Inside The Bubble Bus
Taking a ride on San Francisco’s latest private alternative to public transport.
By Lauren Smiley
By the time the very, very blue Leap bus rolled towards me during its evening commute, the press was already mocking it, and all who stepped aboard.
“San Francisco Gets the Ridiculous Luxury Bus It Deserves,” sniped The Atlantic, with a frame-by-frame breakdown of Leap’s promo video featuring rich hipsters inside a coach that not only could pass as a Wi-Fi café, but is one (Blue Bottle coffee and coconut water available for in-app purchase).
But Leap applauders were piping up, too. Tech can solve government’s ills, they cheered. Can we get a version in New York or Paris? One Twitter employee summed it up.
I could see why she was so stoked. Leap looks and feels like the Twitter office on wheels, right down to the animal logo, the finished wooden planks adorning the back wall, and the soft mood lighting. It’s a common visual shorthand, repeated in just about every coffee shop, artisanal bar, and co-working space popping up to satisfy the city’s ascendant tech class.
Tech workers have ridden private commuter shuttles from San Francisco to Silicon Valley campuses for years. But now, with Leap, white-collar workers have a bus that can do the same for them inside the city itself. A oneway ride — Leap Transit currently runs just one route, from the frat row of the Marina to the financial district, no other stops between— costs $6, although commuter benefits can bring that down to $4. The local bus, known as Muni, costs $2.25 for adults; the price is an even more affordable 75 cents for kids, seniors, and disabled (wheelchairs can’t ride Leap yet, but the company claims it will build out that feature as it expands).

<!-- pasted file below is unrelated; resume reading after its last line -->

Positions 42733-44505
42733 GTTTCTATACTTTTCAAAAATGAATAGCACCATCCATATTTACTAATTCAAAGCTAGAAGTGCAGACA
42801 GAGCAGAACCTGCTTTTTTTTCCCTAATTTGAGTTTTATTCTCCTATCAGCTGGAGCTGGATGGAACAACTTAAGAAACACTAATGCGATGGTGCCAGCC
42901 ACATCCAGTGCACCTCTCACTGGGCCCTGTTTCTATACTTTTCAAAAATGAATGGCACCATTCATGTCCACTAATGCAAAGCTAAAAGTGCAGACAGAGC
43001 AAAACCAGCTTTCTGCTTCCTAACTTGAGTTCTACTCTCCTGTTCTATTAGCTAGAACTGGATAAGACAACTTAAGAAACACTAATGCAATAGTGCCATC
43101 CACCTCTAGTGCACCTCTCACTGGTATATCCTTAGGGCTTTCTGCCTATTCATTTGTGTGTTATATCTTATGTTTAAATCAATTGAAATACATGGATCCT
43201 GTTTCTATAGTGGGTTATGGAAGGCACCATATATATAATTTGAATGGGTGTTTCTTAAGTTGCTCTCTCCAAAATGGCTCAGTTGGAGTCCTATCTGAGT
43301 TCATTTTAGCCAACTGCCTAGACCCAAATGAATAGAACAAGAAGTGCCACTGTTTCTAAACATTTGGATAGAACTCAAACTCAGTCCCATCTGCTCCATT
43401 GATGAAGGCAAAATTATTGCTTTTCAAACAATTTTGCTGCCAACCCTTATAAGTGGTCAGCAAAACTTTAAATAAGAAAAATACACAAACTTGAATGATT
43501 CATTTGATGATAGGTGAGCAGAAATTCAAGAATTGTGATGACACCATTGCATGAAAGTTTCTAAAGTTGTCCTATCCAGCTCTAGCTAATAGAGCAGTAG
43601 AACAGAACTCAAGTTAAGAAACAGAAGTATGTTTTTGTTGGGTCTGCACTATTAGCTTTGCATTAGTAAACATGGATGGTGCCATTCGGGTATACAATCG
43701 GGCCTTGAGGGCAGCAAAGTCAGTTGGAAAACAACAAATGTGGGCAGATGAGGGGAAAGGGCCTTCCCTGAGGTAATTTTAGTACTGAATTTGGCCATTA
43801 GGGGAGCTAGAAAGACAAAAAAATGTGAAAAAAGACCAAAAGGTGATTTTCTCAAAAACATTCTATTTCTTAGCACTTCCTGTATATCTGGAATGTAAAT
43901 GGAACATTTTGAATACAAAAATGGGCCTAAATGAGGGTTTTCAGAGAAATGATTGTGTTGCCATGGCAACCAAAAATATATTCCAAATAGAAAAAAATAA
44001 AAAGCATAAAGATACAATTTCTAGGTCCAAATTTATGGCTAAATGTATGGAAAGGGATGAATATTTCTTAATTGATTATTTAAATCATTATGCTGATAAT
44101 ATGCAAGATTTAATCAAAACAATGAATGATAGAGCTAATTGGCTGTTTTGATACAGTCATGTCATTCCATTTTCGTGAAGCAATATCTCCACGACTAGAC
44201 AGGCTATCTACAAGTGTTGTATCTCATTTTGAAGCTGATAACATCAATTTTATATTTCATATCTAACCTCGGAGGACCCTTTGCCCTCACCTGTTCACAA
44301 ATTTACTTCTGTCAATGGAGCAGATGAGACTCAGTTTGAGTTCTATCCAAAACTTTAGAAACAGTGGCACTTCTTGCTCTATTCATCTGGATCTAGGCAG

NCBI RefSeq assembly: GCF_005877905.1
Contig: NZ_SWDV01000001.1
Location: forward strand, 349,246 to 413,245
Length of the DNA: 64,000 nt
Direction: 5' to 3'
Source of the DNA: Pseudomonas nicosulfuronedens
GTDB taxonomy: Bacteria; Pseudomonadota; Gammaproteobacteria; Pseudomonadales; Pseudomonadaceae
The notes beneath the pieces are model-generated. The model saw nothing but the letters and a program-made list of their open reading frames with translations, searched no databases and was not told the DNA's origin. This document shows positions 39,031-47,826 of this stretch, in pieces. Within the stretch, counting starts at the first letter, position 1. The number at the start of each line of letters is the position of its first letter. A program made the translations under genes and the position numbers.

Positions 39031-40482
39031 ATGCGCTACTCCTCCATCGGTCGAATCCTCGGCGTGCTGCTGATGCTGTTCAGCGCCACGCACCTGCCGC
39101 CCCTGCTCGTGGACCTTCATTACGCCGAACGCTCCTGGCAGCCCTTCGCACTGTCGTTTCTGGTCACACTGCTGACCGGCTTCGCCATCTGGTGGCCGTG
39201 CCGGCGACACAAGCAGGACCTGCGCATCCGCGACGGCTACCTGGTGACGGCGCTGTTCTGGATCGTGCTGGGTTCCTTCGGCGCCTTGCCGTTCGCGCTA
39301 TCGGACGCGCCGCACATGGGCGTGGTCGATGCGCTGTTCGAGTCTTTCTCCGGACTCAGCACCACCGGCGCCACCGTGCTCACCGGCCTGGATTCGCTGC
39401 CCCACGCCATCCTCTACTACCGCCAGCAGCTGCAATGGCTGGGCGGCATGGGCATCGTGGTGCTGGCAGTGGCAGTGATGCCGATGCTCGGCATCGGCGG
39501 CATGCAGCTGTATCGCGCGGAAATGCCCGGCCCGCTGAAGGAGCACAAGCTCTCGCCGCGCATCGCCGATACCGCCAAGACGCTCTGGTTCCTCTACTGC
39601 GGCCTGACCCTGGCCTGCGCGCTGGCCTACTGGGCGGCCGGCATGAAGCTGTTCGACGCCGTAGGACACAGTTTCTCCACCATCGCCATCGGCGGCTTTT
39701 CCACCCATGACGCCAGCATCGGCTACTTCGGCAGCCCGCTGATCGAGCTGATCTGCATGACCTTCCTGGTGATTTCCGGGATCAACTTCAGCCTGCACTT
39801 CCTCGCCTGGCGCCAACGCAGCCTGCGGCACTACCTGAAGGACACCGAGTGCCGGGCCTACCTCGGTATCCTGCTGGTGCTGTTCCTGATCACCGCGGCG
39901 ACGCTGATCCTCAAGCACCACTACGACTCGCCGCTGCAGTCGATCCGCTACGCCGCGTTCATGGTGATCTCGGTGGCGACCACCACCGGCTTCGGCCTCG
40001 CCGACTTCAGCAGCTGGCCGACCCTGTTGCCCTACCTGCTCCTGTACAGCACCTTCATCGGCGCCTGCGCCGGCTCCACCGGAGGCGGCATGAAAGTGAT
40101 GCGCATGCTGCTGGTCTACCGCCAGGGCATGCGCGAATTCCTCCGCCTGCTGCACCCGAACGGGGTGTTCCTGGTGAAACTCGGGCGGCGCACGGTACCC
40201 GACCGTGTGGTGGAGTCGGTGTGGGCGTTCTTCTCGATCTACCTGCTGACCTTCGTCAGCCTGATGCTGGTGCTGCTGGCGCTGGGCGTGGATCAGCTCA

As the bus stopped in front of me during its evening commute Wednesday, its first day of service, I stepped aboard and showed the app’s QR code to a tablet sitting at the front of the vehicle. Leap doesn’t accept cash — riders need to use a smartphone or bring a printout. But none of this was a problem for the handful of riders aboard, who looked more or less like the crowd in the promo video: preppy financial district workers, staring at their smartphones, no one looking a day over 40.
Two Leap employees in company tees (one designated a “customer experience manager”) welcomed riders. As we blazed down the road at a pace Muni could never match given its multiple stops, he checked in on our comfort: Were we happy with the onboard temperature? Did we want the windows closed?
A friendly commuter next to me in a Burberry scarf and khaki trench told me she usually takes the same bus line that this Leap route mirrors. Usually, the bus is pretty crowded at this hour, and she welcomes the privately run alternative.
“I’m happy to see businesses thrive and meet consumer demand. That’s what the US is about. The [Muni fare] price is always on the rise, but I don’t see many benefits. You’re not seeing shorter lines or cleaner buses.”